Shaffer v. Icely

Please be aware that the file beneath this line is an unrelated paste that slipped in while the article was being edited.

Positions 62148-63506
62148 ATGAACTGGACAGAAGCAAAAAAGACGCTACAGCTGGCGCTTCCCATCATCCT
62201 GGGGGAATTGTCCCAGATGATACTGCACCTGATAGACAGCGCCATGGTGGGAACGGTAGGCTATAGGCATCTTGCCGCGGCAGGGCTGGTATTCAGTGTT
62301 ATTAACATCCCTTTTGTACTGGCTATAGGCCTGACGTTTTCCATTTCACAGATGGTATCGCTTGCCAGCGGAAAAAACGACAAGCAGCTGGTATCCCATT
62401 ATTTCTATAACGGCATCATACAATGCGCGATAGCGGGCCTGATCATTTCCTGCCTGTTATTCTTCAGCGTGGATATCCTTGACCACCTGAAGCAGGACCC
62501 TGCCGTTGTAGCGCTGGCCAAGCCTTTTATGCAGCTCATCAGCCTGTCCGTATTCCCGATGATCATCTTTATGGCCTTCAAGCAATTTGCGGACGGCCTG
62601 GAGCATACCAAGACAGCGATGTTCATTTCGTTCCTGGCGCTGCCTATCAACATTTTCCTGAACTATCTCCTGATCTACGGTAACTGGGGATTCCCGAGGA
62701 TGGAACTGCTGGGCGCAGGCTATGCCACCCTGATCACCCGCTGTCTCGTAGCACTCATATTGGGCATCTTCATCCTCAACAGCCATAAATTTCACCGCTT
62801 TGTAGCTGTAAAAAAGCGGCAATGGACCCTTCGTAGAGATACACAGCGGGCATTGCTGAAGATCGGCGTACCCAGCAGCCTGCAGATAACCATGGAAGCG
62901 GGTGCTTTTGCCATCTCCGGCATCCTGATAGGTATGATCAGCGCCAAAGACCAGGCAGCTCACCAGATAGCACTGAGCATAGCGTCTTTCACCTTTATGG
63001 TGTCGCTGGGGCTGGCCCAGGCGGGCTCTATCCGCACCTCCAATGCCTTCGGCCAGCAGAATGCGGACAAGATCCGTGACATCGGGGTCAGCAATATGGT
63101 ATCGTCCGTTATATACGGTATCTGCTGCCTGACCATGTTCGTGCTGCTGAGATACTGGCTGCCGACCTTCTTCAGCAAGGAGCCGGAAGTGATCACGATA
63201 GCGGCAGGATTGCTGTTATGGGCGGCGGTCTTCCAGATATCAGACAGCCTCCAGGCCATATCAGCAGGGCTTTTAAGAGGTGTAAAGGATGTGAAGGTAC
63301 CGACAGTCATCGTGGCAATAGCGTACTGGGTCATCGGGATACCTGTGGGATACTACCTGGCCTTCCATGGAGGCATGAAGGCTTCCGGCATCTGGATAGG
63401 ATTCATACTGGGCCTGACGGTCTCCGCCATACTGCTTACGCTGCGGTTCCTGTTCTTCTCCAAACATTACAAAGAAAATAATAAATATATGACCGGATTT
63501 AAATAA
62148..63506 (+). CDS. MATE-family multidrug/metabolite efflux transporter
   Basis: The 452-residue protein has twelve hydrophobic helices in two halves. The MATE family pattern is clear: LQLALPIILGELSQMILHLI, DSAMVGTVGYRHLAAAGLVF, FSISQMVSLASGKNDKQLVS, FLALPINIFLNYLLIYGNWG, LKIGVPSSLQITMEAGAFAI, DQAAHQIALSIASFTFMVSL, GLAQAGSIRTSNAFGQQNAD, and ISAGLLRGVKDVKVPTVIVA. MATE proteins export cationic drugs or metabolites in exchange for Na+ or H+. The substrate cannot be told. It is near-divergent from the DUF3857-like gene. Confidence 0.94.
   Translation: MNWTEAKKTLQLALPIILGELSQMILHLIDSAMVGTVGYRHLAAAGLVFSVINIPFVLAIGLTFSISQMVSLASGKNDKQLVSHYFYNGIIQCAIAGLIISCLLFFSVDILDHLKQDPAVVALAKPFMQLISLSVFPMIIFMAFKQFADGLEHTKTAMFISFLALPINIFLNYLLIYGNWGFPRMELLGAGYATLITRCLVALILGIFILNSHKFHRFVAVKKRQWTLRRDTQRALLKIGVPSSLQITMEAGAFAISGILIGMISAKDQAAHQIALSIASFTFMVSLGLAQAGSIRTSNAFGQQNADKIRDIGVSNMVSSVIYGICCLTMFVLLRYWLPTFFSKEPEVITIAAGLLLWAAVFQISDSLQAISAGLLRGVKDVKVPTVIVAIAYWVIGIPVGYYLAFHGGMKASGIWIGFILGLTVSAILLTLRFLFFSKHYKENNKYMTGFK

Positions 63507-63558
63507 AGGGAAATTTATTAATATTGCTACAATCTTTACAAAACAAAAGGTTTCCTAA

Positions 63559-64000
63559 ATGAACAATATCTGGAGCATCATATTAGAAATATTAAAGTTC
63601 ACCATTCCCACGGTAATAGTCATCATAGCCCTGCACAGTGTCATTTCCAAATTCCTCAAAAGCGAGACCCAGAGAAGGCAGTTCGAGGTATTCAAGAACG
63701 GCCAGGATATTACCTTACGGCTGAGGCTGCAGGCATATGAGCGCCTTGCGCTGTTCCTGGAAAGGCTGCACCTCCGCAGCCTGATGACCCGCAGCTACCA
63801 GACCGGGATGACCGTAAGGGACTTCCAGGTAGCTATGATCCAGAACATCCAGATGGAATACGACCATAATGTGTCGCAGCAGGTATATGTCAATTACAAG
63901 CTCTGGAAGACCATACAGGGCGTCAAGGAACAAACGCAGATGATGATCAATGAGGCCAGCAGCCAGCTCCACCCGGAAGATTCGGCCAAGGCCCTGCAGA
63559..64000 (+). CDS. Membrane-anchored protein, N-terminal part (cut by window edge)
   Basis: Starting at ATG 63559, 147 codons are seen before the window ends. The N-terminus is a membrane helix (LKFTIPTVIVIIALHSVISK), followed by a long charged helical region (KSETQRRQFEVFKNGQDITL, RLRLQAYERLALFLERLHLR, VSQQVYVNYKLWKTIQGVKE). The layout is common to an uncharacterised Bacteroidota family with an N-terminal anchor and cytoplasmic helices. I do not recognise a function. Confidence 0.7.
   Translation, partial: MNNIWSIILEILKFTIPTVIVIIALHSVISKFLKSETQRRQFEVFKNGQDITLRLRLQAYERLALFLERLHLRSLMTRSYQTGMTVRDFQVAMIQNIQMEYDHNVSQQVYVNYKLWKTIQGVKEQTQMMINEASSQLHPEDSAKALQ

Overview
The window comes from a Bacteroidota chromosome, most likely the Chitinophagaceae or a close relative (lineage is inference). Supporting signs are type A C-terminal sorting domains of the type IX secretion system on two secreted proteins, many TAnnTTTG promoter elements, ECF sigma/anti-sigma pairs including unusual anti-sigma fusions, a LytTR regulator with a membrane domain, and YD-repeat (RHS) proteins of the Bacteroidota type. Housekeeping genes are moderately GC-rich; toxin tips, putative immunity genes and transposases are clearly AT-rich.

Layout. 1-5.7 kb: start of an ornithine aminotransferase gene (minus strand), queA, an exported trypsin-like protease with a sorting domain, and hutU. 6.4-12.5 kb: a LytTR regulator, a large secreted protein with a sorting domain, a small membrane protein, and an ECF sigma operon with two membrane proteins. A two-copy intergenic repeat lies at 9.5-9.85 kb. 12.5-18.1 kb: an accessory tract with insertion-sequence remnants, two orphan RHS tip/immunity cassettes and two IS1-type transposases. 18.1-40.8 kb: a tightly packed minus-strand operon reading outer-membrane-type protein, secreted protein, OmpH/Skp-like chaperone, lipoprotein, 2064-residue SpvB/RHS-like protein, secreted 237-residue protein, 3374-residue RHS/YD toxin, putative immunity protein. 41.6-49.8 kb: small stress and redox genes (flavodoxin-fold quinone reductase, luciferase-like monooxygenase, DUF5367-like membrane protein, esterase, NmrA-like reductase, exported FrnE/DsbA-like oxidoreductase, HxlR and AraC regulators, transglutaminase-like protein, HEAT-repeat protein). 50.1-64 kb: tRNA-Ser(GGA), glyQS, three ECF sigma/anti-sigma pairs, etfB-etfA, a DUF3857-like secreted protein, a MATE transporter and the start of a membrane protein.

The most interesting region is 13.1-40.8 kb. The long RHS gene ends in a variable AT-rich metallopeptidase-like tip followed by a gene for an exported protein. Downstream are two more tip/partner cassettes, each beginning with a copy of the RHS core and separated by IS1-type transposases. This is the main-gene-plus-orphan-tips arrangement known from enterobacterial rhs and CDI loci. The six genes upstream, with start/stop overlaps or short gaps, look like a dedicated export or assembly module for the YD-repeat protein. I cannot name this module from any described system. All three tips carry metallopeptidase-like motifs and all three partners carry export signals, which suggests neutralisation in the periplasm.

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NOT FINAL UNTIL TIME EXPIRES TO FILE REHEARING MOTION AND, IF FILED, DETERMINED. IN THE DISTRICT COURT OF APPEAL OF FLORIDA SECOND DISTRICT SELENA SHAFFER and BRANT BOLINDER, individually and as parents and natural guardians of GREENLEY BOLINDER, a minor, ) ) ) ) ) Appellants, ) ) v. ) ) SUZANNE ICELY, M.D., NORMA J. ) POINTER, RDMS, and OB/GYN ) ASSOCIATES, P.A., ) ) Appellees. ) ______________________________________) Case No. 2D08-2577 Opinion filed August 26, 2009. Appeal from the Circuit Court for Pinellas County; Mark I. Shames, Judge. Michael S. Finch, Gulfport, and Stuart C. Markman and Robert W. Ritsch of Kynes, Markman & Felman, P.A., Tampa, for Appellants. Inguna Varslavane-Callahan and Daniel A. Martinez, St. Petersburg, for Appellees. WHATLEY, Judge. The Appellants, Selena Shaffer and Brant Bolinder, individually and as parents and natural guardians of Greenley Bolinder, a minor, challenge the order dismissing their second amended complaint with prejudice as to the Appellee Norma J. Pointer for failure to state a cause of action. We reverse. Pointer was the ultrasound technician who advised the Appellants that the sonogram showed their fetus had ten fingers and ten toes. The Appellants' daughter was later born missing a forearm and hand. The trial court agreed with Pointer that the only cause of action potentially available against her was for wrongful birth. It ruled that because wrongful birth is a subset of medical malpractice, it can only be brought against a health care provider as defined by the Medical Malpractice Act, chapter 766, Florida Statutes (2006). The Act does not include ultrasound technician in its definition of health care provider, and therefore, the trial court dismissed the Appellants' complaint with regard to Pointer with prejudice. The Appellants argue that the trial court erred in dismissing their amended complaint against Pointer because it alleged an action for ordinary negligence against her, not an action for medical malpractice. They assert that they intentionally alleged an action for ordinary negligence against Pointer because the Medical Malpractice Act does not define an ultrasound technician as a health care provider. In doing so, they relied on this court's statement in Feifer v. Galen of Florida, Inc., 685 So. 2d 882, 885 (Fla. 2d DCA 1996), that "[Chapter 766] did not abolish ordinary negligence claims against those who may be in the business of providing medical care or services. If a plaintiff can successfully allege factual matters constituting ordinary negligence, he or she is not precluded from doing so." Because the Appellants alleged an action for ordinary negligence, not medical malpractice, against Pointer, the trial court erred in dismissing the counts -2- against her. We note that the trial court's ruling would leave Pointer immune from suit for any negligence she may have committed. Accordingly, we reverse and remand with directions that the amended complaint against Pointer be reinstated. Reversed and remanded with directions. VILLANTI and CRENSHAW, JJ., Concur. -3-